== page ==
Clutch drive alters course of Ravens-Steelers
The catch, with seconds left in the corner of the end zone to give Baltimore a 23-20 win, was Torrey Smith’s moment of redemption.
But the Ravens’ whole final drive belonged to Joe Flacco.
Up until that last, cathartic moment, when Smith got behind Pittsburgh’s coverage and hauled in the game-winning score, the script looked all-too-familiar for the Ravens’ quarterback.
In last year’s playoff loss in Pittsburgh, Flacco made two costly second-half turnovers as Baltimore blew a 21-7 lead. With the division on the line in December, Flacco coughed up a fumble to Troy Polamalu, leading to Pittsburgh’s game-winning score. All told, Flacco entered Sunday 3-6 against the Steelers, just about every single one of those losses coming in excruciating, heartbreaking fashion.
And Flacco’s team was headed down that dark road again Sunday night. After streaking out to a 16-6 lead, the Ravens tightened up. Midway through the fourth quarter, with Baltimore still ahead 16-13 and facing a 3rd-and-8 in Steelers’ territory, James Harrison hit Flacco and knocked the ball loose.
Pittsburgh recovered and, predictably, marched for the go-ahead score.
It looked like just another chapter in Flacco’s frustrating history against the Steelers. Only this time, the Baltimore gunslinger had one more bullet in the chamber.
An incompletion and delay of game penalty forced Pittsburgh to punt on its next possession and kept the score at 20-16. Flacco had 92 yards to go and 2:24 remaining. Any other year, any other Baltimore trip to Pittsburgh and that final drive might have ended on another fumble or a poorly thrown interception.
But, Sunday night, Flacco was on target from the outset. He completed 6-of-10 passes to march Baltimore from its 8 to the Pittsburgh 26 with 28 seconds to go.
On first down, he spotted Smith, open down the left sideline, and dropped a perfect pass in over Smith’s right shoulder. But the rookie watched it slip through his fingers.
It was Smith’s second drop of the night, on top of a costly holding penalty on Baltimore’s first offensive play, which negated an 80-yard Ray Rice touchdown run. Two plays after this miscue, though, after Anquan Boldin chipped in a dropped pass of his own, Flacco gave Smith another chance.
Once again, Smith found himself with room — this time, down the right sideline, as he got behind William Gay and safety Ryan Clark failed to close in time. Just as seconds earlier, Flacco delivered a perfect pass, right where it needed to be.
With a second opportunity to be a hero, Smith seized the moment — and the ball.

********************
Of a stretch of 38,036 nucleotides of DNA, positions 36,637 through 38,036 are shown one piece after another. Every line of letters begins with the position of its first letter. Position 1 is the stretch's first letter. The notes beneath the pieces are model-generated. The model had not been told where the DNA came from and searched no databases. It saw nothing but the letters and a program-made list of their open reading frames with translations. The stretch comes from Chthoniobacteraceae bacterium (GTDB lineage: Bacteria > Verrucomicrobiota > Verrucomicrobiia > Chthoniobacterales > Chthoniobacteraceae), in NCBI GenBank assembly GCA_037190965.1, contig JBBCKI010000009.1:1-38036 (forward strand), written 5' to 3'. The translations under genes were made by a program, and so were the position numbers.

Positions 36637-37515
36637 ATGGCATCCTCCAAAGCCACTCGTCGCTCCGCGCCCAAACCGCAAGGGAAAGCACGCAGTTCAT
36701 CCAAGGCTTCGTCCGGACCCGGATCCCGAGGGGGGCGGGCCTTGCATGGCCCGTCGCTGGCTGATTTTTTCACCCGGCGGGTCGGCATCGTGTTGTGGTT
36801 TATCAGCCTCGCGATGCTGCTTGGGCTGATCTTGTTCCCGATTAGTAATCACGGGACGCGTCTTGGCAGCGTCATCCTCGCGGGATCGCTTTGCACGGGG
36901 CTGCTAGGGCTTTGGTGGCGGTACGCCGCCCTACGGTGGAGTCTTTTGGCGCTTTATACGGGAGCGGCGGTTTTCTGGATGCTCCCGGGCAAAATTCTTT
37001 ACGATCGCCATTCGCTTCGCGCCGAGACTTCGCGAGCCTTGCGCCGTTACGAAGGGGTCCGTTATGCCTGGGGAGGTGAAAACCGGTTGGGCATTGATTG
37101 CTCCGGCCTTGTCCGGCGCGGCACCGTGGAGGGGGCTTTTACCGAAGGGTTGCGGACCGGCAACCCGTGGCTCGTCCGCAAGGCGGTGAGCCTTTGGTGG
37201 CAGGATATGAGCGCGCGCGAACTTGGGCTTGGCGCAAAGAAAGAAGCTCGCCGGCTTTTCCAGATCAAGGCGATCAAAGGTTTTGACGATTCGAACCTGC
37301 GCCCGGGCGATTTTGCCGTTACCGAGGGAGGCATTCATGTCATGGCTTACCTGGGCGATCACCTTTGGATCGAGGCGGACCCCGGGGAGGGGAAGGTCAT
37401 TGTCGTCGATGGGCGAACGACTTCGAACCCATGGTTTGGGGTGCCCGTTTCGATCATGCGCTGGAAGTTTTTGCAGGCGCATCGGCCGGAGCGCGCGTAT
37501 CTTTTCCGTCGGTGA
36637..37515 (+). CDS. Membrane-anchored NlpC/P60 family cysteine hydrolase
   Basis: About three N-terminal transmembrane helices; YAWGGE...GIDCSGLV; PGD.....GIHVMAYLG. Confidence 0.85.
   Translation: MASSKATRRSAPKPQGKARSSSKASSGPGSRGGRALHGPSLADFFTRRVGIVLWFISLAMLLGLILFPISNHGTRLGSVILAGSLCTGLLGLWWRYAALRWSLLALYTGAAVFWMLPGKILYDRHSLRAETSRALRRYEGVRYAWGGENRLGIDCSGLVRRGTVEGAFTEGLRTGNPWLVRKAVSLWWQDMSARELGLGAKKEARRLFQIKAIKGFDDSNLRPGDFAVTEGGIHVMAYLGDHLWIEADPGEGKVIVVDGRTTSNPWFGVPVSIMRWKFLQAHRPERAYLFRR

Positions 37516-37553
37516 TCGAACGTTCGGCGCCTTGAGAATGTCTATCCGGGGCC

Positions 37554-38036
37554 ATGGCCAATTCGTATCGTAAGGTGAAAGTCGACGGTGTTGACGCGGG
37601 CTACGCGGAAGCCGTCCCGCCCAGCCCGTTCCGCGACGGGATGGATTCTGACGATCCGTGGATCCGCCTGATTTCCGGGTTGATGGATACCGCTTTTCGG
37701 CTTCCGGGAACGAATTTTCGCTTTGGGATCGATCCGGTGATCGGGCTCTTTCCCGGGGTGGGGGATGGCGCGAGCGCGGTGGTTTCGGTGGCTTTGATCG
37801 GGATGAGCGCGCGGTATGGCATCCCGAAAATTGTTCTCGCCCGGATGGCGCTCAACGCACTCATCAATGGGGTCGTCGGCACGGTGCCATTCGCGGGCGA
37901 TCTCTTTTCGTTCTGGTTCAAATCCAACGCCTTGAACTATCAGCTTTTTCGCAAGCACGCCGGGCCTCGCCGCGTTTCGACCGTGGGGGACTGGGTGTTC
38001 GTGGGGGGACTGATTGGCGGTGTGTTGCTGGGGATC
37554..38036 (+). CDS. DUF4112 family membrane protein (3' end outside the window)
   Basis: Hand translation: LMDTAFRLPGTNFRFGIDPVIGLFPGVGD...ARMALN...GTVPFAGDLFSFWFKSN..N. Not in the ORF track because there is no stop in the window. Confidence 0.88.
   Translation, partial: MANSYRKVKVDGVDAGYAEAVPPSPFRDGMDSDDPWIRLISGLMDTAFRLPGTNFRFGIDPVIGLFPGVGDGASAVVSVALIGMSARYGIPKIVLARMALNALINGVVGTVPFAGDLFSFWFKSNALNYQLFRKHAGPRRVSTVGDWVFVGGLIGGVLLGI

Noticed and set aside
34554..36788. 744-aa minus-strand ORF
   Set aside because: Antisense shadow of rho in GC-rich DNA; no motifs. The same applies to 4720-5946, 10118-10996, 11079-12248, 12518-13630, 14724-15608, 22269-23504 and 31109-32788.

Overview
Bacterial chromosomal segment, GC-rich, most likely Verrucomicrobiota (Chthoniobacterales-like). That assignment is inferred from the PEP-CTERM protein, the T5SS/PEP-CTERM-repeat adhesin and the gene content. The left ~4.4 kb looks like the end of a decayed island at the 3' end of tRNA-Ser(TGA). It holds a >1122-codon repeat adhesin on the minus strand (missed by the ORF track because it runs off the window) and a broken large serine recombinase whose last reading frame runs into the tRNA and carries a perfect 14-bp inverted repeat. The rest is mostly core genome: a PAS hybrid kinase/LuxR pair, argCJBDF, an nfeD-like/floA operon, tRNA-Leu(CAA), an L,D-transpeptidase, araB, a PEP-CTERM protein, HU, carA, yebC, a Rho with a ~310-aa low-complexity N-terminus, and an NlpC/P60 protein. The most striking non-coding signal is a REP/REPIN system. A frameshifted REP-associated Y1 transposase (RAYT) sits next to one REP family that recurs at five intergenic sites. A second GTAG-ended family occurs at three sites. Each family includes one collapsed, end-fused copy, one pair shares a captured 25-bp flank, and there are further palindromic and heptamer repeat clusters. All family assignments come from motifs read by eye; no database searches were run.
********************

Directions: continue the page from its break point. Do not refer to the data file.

In doing so, he may have shifted the course of the AFC race for the entire season. Baltimore, 6-2 and with two wins over Pittsburgh, now finds itself in a first-place tie with surprising Cincinnati. The Steelers, meanwhile, are relegated to the spot the Ravens have gotten so used to — looking up at the division leader. The Steelers, 6-3, are a half-game back in the AFC North and would lose the head-to-head tiebreaker with Baltimore.
Beyond the nuts and bolts of the standings, though, what happened Sunday night could alter Baltimore’s future entirely.
No longer is Flacco just a sitting duck waiting for the Steelers to come get him. No longer is he just a good quarterback incapable of getting his team over the top in Pittsburgh.
Suddenly, because of one gutsy, clutch drive, Flacco hammered home to all of Steeler Nation that he’s a force to be reckoned with.
He was brilliant in the Ravens’ 35-7 Week 1 rout of Pittsburgh, of course, but Heinz Field had been his House of Horrors — just about every trip ending with questions about Flacco’s ability to get it done. If the Ravens couldn’t get over the top against Pittsburgh, after all, how were they supposed to achieve their Super Bowl dreams?
Instead, not only did Flacco finally deliver in the clutch against his team’s most hated foe, he did so repeatedly in the final seconds, with a hostile crowd screaming at a fever pitch.
You’re forgiven if you were expecting another Flacco flop, especially after Smith and Boldin let him down on back-to-back plays. The way the night went, with Harrison returning from injury to record three sacks and force that critical fumble, it would have shocked absolutely no one if the Steelers’ veteran linebacker had flown around the edge one last time, buried Flacco and created a game-ending turnover.
But on this night, Flacco refused to let his team lose.
Smith only had to wait 20 seconds to atone for his mistake. Flacco had been hoping, more or less his whole career, for a chance to silence the Steelers and prove he was the right man for the job in Baltimore.
He wasn’t about to let that moment slip through his fingers again.